I loved this book so much I put it down for a week six pages before the end so that I wouldn't have to be finished with it! Zapruder's work is beautifully written, enjoyable just for the pleasure of its prose, but it also is a helpful guide to enjoying poetry. Also, it is a powerful pitch for the preciousness of poetry as a creator of an imaginative space that we need in which to bridge the differences between us. Never has a healing space like this been more needed than today. This is a lovely I loved this book so much I put it down for a week six pages before the end so that I wouldn't have to be finished with it! Zapruder's work is beautifully written, enjoyable just for the pleasure of its prose, but it also is a helpful guide to enjoying poetry. Also, it is a powerful pitch for the preciousness of poetry as a creator of an imaginative space that we need in which to bridge the differences between us. Never has a healing space like this been more needed than today. This is a lovely response to the question, Why Poetry? Because we need it to expand our lives, our hearts, our imagination, and our lives.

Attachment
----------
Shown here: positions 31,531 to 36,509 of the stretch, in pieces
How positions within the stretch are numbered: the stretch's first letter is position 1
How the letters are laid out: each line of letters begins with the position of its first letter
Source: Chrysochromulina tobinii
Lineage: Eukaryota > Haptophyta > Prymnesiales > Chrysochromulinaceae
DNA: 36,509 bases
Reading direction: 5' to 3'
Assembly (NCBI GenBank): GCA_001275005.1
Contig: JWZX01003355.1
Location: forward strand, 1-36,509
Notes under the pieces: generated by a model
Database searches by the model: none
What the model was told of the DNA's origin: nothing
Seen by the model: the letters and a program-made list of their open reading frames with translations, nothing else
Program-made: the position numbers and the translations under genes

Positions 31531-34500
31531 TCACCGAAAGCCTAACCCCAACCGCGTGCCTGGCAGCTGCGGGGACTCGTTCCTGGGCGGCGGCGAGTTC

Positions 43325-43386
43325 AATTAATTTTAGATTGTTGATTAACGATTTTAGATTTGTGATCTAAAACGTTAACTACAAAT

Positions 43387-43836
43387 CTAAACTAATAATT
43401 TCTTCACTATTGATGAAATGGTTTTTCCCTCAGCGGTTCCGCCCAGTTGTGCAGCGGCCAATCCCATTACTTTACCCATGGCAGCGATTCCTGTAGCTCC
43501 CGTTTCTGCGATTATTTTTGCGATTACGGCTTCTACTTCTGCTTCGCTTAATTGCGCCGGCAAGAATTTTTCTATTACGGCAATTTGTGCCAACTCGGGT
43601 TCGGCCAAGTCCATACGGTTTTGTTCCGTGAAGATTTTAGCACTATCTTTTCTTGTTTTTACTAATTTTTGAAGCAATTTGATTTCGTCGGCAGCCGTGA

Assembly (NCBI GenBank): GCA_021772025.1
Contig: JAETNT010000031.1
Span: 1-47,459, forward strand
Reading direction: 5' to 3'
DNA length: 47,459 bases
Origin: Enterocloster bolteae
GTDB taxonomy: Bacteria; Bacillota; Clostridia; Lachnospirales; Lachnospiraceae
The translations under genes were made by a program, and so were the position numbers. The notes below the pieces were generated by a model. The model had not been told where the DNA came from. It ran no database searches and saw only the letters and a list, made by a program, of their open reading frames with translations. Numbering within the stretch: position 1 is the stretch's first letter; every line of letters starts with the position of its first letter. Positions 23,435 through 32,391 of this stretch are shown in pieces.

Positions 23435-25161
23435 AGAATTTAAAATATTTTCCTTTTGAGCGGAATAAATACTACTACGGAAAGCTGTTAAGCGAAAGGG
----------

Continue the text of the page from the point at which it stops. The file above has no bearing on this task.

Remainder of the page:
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  • Ally
    January 1, 1970